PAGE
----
Could follow its construction (will be the biggest museum in the world, I think), as priceless items are moved across Cairo from the old museum.


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Subject: RE: Armchair Archaeologist (via Google Earth)
From: Donuel
Date: 14 Dec 19 - 04:00 PM

Ramses II does look buff.


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Subject: RE: Armchair Archaeologist (via Google Earth)
From: Stilly River Sage
Date: 17 Dec 19 - 12:05 PM

This one is out of this world: Indian Moon Lander Crash Site located by an amateur astronomer.


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Subject: RE: Armchair Archaeologist (via Google Earth)
From: Iains
Date: 17 Dec 19 - 01:04 PM

I am leaning toward India as the heart of ancient civilization. Now I will look at the genetic records, architecture and dates to see if my guess is reasonable.

Conventional archeology holds that the Romans built Baalbek. They may have built the temple to jupiter However this sits atop 3000ton dressed megaliths. Funny the Romans left no written record of how they moved those megaliths. Even stranger they had the technology to move them.
But this is a pattern repeated throughout the world, ancient ruins are built on top of carefully dressed megaliths. Frequently the basal craftmanship is of far greater quality than the overlying constructions.
This suggests to me that conventional archeology needs to get out and about more and rethink a few basics. Gobekli Tepi has given them a bit of a poke in the eye as far as shifting boundaries back is concerned. In the last 20000 years sea level has risen 400feet. How many ruins lie under the sea? I suspect a paradigm shift is in the offing.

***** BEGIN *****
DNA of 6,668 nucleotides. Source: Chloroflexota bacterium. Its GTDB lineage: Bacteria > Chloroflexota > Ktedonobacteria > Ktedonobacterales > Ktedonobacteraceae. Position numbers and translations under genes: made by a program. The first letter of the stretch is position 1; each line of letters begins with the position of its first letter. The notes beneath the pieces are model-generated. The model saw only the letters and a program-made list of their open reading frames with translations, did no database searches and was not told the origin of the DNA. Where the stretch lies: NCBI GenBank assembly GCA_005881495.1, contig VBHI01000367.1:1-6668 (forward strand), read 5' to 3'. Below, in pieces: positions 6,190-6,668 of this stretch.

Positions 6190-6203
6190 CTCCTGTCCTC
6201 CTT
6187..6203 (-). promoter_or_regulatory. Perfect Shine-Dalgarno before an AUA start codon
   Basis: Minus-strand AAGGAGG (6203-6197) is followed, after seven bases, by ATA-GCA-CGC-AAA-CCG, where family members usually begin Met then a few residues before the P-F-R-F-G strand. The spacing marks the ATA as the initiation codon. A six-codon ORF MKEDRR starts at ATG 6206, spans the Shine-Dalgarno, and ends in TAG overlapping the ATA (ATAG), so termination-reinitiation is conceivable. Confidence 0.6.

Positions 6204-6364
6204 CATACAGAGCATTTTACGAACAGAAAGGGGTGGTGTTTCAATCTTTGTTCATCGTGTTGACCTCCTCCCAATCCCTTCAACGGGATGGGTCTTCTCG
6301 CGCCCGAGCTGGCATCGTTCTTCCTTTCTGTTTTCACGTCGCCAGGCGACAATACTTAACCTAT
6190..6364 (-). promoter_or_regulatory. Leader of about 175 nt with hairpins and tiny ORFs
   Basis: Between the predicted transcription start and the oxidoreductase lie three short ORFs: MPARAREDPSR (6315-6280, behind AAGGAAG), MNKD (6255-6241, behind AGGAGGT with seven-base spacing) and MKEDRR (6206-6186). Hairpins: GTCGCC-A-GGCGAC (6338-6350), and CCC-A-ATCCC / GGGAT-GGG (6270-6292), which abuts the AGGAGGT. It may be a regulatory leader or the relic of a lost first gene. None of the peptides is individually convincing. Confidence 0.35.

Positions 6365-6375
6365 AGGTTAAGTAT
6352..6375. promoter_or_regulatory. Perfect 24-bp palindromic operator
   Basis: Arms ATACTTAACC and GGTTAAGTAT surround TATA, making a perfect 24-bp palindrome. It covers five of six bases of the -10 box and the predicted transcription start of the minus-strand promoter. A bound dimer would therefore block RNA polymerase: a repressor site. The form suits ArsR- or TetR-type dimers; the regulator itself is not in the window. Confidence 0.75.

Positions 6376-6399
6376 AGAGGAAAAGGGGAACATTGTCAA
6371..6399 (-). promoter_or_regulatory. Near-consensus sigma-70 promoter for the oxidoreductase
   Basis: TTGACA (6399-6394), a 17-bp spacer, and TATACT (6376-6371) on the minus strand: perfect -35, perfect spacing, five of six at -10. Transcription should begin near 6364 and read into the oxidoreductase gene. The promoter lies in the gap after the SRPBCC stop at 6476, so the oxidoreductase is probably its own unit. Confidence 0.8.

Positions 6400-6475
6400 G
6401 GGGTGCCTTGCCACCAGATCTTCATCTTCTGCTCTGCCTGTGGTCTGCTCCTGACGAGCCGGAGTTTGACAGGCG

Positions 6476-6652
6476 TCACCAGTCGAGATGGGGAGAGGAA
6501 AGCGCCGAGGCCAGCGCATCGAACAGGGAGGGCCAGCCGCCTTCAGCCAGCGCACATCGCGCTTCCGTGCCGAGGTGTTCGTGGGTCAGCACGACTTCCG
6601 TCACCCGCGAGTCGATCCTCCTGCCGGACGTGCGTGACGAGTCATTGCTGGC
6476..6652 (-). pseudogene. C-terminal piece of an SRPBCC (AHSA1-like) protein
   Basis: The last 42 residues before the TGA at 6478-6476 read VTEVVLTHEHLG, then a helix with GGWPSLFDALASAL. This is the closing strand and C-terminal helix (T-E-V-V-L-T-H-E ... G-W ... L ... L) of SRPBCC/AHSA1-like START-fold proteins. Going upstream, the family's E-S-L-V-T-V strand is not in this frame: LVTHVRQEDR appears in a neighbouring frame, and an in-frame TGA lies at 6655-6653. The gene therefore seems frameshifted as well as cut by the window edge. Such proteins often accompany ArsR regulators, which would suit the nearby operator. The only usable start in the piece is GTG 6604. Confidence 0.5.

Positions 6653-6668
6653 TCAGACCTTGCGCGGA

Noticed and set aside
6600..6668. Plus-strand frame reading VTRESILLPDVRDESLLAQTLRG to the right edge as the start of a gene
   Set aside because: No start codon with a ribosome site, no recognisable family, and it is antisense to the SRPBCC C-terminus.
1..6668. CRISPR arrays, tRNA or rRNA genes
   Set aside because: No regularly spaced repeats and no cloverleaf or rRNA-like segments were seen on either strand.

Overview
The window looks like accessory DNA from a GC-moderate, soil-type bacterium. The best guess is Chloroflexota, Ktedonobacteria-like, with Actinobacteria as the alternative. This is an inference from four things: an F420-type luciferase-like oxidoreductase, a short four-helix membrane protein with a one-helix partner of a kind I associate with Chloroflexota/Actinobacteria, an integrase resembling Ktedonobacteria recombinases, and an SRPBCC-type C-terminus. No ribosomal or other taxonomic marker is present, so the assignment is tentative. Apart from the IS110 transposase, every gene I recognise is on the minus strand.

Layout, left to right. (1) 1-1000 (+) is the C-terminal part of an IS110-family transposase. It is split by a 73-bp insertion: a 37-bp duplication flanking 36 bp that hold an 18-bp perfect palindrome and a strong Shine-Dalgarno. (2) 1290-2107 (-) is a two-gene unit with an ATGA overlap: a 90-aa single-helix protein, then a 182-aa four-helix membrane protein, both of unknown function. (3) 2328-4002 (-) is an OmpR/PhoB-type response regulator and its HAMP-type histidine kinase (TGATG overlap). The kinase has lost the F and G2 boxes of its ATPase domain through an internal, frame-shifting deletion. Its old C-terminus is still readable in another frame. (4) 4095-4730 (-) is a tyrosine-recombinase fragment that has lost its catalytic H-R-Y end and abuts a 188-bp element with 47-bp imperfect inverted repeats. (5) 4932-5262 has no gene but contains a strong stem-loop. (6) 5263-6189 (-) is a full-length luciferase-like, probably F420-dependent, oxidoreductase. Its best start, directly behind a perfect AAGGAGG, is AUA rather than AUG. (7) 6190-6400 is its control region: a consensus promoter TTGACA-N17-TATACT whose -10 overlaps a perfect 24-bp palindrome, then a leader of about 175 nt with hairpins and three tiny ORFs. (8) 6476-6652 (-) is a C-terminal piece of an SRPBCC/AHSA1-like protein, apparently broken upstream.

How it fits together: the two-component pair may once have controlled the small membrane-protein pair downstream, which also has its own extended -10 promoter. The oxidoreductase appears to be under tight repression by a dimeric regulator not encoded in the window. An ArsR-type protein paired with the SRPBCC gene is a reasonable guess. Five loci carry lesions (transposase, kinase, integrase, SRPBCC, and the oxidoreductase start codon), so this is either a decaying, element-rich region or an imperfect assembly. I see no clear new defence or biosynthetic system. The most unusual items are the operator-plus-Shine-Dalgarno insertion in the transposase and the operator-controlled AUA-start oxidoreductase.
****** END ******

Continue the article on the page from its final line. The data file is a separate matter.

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Subject: RE: Armchair Archaeologist (via Google Earth)
From: Stilly River Sage
Date: 17 Dec 19 - 02:22 PM

Archaeological materials underwater are old news, Iains, New World and Old, with divers finding Mayan relics in an underwater cave and Robert Ballard has pushed those limits even further with discoveries of the ancient ruins under the Black Sea. To say nothing of Alexandria, Egypt, many Greek ruins, all sorts of Mediterranean stuff, etc.


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Subject: RE: Armchair Archaeologist (via Google Earth)
From: Iains
Date: 17 Dec 19 - 03:26 PM

Not disputing some are old news. Others are more recent news. If the accepted dating of gobekli tepi is 12000BP then I would anticipate many more underwater discoveries. It is probably no exaggeration to say we know more of the surface features of Mars than the underwater features of our own planet.
The Yonaguni Island Submarine Ruins are subject to controversy as to whether they are manmade or natural.


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Subject: RE: Armchair Archaeologist (via Google Earth)
From: Sandra in Sydney
Date: 17 Dec 19 - 06:37 PM

wikipedia on Yonaguni Monument

thanks to all who post here, I've seen so many interesting pages & bookmarked several more pages.

I've been buying 2 magazines over the past year or so as my local libraries no longer get archaeology magazines (shock, horror, no regular archaeology!) & a growing pile of magazines when I'm trying to downsize. Fortunately I have a friend who volunteers on archaeological sites ...

Current World Archaeology - Archaeological Institute of America
Current World Archaeology

sandra


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Subject: RE: Armchair Archaeologist (via Google Earth)
From: Bill D
Date: 17 Dec 19 - 08:17 PM

When I was in college in the 1960s, I remember a lecture noting that Mohenjo-daro in India and Harappa in what is now Pakistan were some of the earliest known major cities known. Other excavations find evidence of settlements, but very few large ones.


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Subject: RE: Armchair Archaeologist (via Google Earth)
From: Donuel
Date: 17 Dec 19 - 08:23 PM

Admiral O Voyus says it is clear that sea levels were significantly lower in the past. In addition to the underwater architecture already mentioned, there are structures remaining off of Japan, Cuba, India, China, Argentina and HERE